Lakes Report - June 27, 2024

Lakes Report - June 27, 2024
It's been nearly a month since the last lake report, primarily because the fishing patterns have remained fairly consistent until recently, when true, summer like weather and water conditions have started to shift the when, why, and how or the local stillwater fishing scene.
First and foremost, we are seeing warming water temps and increased aquatic vegetation growth on Hebgen and other MT lakes. Callibaetis mayflies are finally starting to steal some of the entomological thunder from the diminutive dipterans known as chironomids.  Callibaetis are fantastic bugs to the stillwater angler because they present some additional angling and presentation techniques that chironomids don't offer.  On the subsurface end of things, Callibaetis nymphs are a much zippier insect, especially during emergence periods, than the chironomids.  You can still suspend a Callibaetis nymph under a bobber, but fishing them retrieved slowly or not that slowly on a floating line with long leader, a full sinking intermediate line, or one of the awesome Superflo Intermediate Sink Tip lines from Airflow will result in some exciting and potentially tippet splitting grabs.  At or on the surface, Callibaetis offer some great opportunities for spot and stalk type "Gulper" fishing when the trout are keyed in on emerging Callibaetis as they split from their nymphal shucks, Callibaetis duns, or Callibaetis spinners when they return to the water after mating.
We haven't seen much in the way of damselfy emergences on Hebgen or Henrys quite yet, but we have seen them on lower elevation/shallower waters, so get ready for that fun to begin.  Even when damsels aren't actively hatching, a damselfy nymph imitation or an impressionistic pattern like a small Xmas Tree Bugger, or Stillwater Nymph will usually bring some grabs at this time of year.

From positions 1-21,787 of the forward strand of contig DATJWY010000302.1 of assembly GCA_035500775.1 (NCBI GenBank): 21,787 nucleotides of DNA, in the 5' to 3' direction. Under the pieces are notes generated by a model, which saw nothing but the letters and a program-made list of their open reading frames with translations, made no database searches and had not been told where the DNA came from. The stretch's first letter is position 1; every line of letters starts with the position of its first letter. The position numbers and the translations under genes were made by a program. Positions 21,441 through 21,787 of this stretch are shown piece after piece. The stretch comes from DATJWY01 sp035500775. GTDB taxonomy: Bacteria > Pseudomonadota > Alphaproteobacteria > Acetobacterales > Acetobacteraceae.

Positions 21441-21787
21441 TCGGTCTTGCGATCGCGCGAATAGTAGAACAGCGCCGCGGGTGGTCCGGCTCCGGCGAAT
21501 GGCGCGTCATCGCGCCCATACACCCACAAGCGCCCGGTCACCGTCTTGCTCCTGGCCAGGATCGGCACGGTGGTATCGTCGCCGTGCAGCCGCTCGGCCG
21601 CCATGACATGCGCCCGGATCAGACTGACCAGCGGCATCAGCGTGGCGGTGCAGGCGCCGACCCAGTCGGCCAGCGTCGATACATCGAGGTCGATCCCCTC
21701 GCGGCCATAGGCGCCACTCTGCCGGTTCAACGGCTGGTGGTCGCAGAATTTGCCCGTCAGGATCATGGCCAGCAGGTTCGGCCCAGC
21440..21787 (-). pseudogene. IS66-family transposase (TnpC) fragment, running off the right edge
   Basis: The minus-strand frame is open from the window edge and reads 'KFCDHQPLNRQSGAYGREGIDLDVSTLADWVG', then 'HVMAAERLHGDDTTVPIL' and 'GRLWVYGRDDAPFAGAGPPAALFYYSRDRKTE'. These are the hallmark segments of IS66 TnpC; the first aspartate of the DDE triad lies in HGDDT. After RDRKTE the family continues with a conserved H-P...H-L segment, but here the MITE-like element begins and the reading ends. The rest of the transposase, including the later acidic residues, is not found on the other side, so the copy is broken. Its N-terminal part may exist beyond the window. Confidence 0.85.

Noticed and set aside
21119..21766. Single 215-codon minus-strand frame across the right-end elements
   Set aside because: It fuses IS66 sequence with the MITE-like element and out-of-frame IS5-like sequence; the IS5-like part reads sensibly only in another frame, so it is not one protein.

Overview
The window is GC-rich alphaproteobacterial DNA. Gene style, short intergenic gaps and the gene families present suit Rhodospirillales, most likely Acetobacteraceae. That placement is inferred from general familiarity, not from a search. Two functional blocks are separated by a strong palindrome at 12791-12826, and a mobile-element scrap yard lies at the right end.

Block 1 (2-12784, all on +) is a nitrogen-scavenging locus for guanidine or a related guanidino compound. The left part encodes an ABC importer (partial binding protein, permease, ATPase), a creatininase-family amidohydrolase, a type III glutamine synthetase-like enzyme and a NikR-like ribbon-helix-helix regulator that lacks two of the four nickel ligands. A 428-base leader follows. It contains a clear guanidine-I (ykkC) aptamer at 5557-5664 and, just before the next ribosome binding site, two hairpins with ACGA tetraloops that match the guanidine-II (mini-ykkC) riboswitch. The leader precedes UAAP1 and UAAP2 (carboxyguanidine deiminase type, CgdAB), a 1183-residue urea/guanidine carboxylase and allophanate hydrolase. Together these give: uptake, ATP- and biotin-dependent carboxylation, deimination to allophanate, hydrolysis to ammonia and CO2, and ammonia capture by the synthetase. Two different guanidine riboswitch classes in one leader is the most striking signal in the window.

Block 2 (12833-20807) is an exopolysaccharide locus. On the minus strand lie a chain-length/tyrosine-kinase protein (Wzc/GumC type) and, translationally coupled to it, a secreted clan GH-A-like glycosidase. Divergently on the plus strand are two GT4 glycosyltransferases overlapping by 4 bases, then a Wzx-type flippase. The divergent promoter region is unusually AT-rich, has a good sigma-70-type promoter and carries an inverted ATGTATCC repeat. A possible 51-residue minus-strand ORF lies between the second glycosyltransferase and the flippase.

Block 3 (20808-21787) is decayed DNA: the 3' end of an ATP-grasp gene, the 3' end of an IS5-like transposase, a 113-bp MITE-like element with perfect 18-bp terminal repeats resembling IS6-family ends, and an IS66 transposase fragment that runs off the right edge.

Start looking for caddis to be moving around on stillwaters where they are present in good numbers.
With water temps getting into the sweet spot for fish activity, if there are no bugs showing, it's definitely going to be worth fishing any of the classic stillwater big fish bugs.  Rickerds Seal Buggers, mohair leeches, and smaller attractors like the Henry's Lake Renegade and Mity Mouse can get it done even when fish aren't looking for a specific meal.
One final reminder:  We use Hebgen as a baseline for our stillwater reports simply because it is so close to the shop.  But there are lots of stillwater fisheries in our area.  The main thing to consider on the other lakes and ponds is their elevation and depth characteristics.  Higher elevation lakes or lakes that hold a lot of deep water will be well behind in the annual bug and fish activity cycles, while lower elevation and/or shallower water bodies will often be well ahead!   So, a deep, high elevation lake like Yellowstone Lake, is typically a bit behind the Hebgen schedule, whereas a shallow, weedy, mid elevation lake may already be turning out damsels and dragons and leaning toward the mid summer mid day doldrums.

Big Sky Country

lakes

Stillwater opportunities in our area are considered by many to be as exciting and diverse as the moving water angling!

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